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Basal ganglia efferents to the brainstem centers controlling postural muscle tone and locomotion: a new concept for understanding motor disorders in basal ganglia dysfunction

K Takakusaki, T Habaguchi, J Ohtinata-Sugimoto, K Saitoh, T Sakamoto
Neuroscience 2003, 119 (1): 293-308
12763089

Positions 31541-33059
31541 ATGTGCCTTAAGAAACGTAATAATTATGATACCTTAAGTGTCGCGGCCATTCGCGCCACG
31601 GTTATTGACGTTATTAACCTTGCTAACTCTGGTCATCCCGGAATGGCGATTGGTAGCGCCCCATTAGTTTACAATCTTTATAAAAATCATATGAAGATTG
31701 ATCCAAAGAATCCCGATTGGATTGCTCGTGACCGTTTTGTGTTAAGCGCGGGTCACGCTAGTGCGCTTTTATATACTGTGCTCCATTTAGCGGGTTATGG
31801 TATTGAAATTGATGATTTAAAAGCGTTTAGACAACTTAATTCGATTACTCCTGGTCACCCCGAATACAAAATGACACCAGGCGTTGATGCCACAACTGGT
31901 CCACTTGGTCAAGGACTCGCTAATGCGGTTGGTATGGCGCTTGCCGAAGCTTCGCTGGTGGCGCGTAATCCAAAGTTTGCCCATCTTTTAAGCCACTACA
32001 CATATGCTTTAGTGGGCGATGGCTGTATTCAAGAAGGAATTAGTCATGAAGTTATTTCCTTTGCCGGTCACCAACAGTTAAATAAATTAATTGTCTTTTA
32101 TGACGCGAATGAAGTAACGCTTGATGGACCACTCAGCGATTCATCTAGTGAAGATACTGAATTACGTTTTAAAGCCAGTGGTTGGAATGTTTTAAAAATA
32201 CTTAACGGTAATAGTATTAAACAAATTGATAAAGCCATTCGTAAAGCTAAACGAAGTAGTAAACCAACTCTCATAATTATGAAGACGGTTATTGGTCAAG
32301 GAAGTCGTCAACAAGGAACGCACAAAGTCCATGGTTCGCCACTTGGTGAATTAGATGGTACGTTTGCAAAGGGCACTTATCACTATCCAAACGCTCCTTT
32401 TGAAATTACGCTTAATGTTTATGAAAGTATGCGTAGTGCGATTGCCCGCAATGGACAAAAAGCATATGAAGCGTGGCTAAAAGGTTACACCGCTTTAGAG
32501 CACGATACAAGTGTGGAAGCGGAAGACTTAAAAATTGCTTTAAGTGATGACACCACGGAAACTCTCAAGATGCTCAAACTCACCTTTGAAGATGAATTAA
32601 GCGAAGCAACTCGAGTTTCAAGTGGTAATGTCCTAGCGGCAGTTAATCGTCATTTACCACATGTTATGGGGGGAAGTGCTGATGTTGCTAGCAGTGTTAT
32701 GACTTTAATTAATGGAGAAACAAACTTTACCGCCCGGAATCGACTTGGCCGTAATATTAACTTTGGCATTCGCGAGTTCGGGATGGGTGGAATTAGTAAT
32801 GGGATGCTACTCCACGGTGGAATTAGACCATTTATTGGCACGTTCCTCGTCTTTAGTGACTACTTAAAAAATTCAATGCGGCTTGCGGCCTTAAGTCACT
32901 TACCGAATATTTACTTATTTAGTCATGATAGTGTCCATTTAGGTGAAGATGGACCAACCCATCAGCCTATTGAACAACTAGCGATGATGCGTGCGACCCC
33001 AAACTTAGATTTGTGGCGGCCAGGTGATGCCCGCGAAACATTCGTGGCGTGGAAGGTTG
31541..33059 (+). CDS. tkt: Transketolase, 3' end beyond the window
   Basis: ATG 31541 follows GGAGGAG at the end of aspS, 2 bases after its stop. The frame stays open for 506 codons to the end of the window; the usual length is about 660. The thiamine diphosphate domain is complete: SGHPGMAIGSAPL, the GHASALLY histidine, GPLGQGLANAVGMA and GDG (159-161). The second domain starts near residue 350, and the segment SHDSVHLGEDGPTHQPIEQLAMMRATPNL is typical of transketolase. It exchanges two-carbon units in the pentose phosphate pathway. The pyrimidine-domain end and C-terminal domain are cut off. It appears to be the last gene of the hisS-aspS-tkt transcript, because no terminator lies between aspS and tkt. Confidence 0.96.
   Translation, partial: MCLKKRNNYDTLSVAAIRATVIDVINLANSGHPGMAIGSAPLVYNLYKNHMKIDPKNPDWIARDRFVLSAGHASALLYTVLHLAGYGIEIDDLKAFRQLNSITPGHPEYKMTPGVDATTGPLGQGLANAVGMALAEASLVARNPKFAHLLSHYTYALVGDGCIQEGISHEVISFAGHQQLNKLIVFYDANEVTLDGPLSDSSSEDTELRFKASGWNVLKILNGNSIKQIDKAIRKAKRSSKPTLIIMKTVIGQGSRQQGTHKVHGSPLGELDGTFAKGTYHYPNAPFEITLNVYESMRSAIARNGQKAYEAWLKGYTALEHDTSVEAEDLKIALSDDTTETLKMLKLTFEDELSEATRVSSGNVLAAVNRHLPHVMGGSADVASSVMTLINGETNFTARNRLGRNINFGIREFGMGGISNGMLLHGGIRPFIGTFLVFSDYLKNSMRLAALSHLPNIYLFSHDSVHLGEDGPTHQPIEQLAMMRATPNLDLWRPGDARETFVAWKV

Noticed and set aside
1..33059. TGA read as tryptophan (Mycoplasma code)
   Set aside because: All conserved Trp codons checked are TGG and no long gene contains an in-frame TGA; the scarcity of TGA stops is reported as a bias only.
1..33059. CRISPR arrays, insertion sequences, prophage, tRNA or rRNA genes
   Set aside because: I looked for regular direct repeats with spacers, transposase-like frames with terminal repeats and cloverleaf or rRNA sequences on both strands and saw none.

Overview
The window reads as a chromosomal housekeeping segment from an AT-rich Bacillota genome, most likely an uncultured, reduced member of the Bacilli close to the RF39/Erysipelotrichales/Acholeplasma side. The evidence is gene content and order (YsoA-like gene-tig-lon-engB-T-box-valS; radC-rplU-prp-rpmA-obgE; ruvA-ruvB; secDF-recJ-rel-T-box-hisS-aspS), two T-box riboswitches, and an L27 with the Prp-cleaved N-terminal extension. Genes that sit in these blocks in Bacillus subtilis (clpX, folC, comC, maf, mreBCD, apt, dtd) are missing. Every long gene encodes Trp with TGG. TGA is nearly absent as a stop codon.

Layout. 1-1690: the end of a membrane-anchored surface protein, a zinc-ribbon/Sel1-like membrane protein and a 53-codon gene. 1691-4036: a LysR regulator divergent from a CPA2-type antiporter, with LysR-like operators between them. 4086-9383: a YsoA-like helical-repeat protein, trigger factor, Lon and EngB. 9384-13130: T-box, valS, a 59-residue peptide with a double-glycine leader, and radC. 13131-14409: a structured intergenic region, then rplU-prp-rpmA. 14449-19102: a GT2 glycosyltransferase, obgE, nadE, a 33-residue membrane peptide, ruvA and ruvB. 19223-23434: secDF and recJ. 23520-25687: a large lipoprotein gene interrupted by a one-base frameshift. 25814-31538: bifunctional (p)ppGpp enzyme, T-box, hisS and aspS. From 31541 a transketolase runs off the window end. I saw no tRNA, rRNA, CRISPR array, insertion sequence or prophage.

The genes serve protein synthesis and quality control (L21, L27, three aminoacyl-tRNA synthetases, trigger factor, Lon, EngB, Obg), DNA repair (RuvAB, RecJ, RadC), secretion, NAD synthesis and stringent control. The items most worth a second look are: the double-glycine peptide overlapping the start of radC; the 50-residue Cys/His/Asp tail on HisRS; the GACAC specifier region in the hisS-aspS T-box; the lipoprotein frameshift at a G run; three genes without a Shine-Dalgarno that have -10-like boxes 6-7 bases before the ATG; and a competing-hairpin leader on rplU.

The present study is designed to elucidate how basal ganglia afferents from the substantia nigra pars reticulata (SNr) to the mesopontine tegmental area of the brainstem contribute to gait control and muscle-tone regulation. We used unanesthetized and acutely decerebrated cats (n=27) in which the striatum, thalamus and cerebral cortex were removed but the SNr was preserved. Repetitive stimulation (50 Hz, 10-60 microA, for 5-20 s) applied to a mesencephalic locomotor region (MLR), which corresponded to the cuneiform nucleus, and adjacent areas, evoked locomotor movements. On the other hand, stimulation of a muscle-tone inhibitory region in the pedunculopontine tegmental nucleus (PPN) suppressed postural muscle tone. An injection of either glutamatergic agonists (N-methyl-D-aspartic acid and kainic acid) or GABA antagonists (bicuculline and picrotoxin) into the MLR and PPN also induced locomotion and muscle-tone suppression, respectively. Repetitive electrical stimuli (50-100 Hz, 20-60 microA for 5-20 s) delivered to the SNr alone did not alter muscular activity. However stimulating the lateral part of the SNr attenuated and blocked PPN-induced muscle-tone suppression. Moreover, weaker stimulation of the medial part of the SNr reduced the number of step cycles and disturbed the rhythmic alternation of limb movements of MLR-induced locomotion. The onset of locomotion was delayed as the stimulus intensity was increased. At a higher strength SNr stimulation abolished the locomotion. An injection of bicuculline into either the PPN or the MLR diminished the SNr effects noted above. These results suggest that locomotion and postural muscle tone are subject to modulation by GABAergic nigrotegmental projections which have a partial functional topography: a lateral and medial SNr, for regulation of postural muscle tone and locomotion, respectively. We conclude that disorders of the basal ganglia may include dysfunction of the nigrotegmental (basal ganglia-brainstem) systems, which consequently leads to the production of abnormal muscle tone and gait disturbance.

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